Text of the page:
A Doll’s House Metaphor Analysis
A Doll’s House is a play by Henrik Ibsen. It is a story about a husband and wife named Nora and Torvald Helmer, who seem like a happy couple enjoying a normal life while succumbing to the usual roles of a married couple in the 19th century.
The story started a quick turn after Nora tries to conceal her debt from her husband. Due to a series of interactions with other characters and after escaping a round of blackmails from a certain man named Krogstad, she manages to delay Torvald from knowing the truth about her situation.
Despite all her efforts, Torvald learns the truth and is outraged. He then vents out a series of angry outbursts which eventually left Nora hurt and shamed. The story ends with Nora bidding her husband and children farewell as she starts her journey towards independence.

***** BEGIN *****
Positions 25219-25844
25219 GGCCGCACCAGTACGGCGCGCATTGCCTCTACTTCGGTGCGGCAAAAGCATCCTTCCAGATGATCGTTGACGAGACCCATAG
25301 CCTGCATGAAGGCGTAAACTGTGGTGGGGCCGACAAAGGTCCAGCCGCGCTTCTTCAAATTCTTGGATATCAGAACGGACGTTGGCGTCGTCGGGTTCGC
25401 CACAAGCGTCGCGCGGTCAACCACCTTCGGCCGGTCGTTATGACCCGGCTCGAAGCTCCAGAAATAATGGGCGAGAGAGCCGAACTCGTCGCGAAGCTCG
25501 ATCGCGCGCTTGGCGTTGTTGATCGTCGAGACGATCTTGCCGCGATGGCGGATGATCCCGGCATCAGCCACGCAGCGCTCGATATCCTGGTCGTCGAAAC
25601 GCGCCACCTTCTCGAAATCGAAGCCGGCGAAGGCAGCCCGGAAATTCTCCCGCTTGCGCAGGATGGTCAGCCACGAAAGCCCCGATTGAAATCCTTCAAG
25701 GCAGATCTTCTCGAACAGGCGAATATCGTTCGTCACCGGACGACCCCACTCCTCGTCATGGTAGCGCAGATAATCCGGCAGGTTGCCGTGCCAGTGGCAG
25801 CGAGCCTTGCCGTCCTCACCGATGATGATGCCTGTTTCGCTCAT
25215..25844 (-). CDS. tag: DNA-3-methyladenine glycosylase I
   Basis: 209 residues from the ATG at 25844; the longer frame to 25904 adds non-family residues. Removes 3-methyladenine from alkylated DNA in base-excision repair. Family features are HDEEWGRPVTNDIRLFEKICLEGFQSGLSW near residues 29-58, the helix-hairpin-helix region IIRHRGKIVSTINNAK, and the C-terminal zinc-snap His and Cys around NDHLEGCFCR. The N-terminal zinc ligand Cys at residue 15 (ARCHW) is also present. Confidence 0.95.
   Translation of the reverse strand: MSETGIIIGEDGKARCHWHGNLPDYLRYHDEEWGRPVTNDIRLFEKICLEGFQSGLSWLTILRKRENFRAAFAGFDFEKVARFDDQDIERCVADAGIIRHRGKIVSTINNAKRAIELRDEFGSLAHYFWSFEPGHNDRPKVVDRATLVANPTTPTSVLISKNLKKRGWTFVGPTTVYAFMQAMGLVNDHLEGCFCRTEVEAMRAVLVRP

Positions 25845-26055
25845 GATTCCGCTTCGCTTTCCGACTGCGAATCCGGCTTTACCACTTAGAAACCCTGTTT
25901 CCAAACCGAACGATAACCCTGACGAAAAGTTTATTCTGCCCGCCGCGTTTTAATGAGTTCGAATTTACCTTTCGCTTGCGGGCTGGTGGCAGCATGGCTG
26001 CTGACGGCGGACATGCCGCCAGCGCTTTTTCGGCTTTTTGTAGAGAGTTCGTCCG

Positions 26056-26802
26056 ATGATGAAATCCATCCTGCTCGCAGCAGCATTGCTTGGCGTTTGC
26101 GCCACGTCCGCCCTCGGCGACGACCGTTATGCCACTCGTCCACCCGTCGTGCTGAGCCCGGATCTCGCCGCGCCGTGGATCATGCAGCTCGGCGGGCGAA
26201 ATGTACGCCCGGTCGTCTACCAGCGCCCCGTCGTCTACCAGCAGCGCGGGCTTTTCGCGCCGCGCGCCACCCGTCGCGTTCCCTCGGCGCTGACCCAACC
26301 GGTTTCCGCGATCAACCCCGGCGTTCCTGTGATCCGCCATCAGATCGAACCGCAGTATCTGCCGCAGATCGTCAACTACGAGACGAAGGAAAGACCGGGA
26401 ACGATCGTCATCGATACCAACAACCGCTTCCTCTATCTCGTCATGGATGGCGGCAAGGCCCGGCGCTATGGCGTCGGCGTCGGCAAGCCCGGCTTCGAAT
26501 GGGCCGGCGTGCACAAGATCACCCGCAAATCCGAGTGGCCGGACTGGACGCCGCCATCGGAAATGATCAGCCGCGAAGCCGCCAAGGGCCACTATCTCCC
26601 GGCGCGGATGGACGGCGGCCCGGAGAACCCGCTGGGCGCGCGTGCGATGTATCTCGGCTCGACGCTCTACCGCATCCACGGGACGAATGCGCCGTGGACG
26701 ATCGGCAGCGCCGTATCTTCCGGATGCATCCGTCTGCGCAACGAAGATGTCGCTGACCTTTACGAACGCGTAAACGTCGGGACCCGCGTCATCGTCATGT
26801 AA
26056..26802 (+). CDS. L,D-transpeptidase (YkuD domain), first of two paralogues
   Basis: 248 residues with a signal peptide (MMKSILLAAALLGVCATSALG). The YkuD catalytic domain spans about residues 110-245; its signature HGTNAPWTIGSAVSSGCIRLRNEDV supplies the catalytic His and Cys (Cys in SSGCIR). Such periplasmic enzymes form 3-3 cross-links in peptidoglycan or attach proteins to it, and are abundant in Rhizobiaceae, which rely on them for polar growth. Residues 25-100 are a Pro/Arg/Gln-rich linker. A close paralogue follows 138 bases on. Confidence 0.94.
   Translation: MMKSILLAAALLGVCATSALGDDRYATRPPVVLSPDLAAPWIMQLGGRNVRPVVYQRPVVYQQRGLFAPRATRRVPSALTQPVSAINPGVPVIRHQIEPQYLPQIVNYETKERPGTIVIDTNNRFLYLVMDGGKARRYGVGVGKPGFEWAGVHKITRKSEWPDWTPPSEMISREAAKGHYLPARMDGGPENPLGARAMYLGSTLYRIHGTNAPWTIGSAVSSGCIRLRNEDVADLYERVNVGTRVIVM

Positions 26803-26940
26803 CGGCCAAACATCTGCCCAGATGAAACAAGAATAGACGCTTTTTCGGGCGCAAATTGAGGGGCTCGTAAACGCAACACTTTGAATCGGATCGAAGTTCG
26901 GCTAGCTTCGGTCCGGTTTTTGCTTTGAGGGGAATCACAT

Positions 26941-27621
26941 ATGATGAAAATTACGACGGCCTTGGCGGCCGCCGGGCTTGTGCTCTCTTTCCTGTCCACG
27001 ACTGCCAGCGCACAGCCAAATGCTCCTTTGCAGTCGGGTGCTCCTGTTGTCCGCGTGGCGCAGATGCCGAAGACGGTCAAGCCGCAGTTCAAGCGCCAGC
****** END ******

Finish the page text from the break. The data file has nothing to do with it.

A Doll’s House displays a tale of surrender and helplessness, to a position of power as Nora embarks on a mission of finding herself and defying the usual roles of women in the society. Overall, the play portrays plenty of metaphors, which present their own meanings and significance.
List of Metaphors Portrayed in the Story
The Tarantella dance
Taken after the Tarantula spider, the Tarantella dance is characterized by swift movements which causes the dancer to eventually experience exhaustion after exerting too much energy. The Tarantella dance is associated with Nora’s attitude to please her husband and submit to his whims and requests.
This is a term of endearment used by Torvald when calling Nora. Here, Torvald likens her to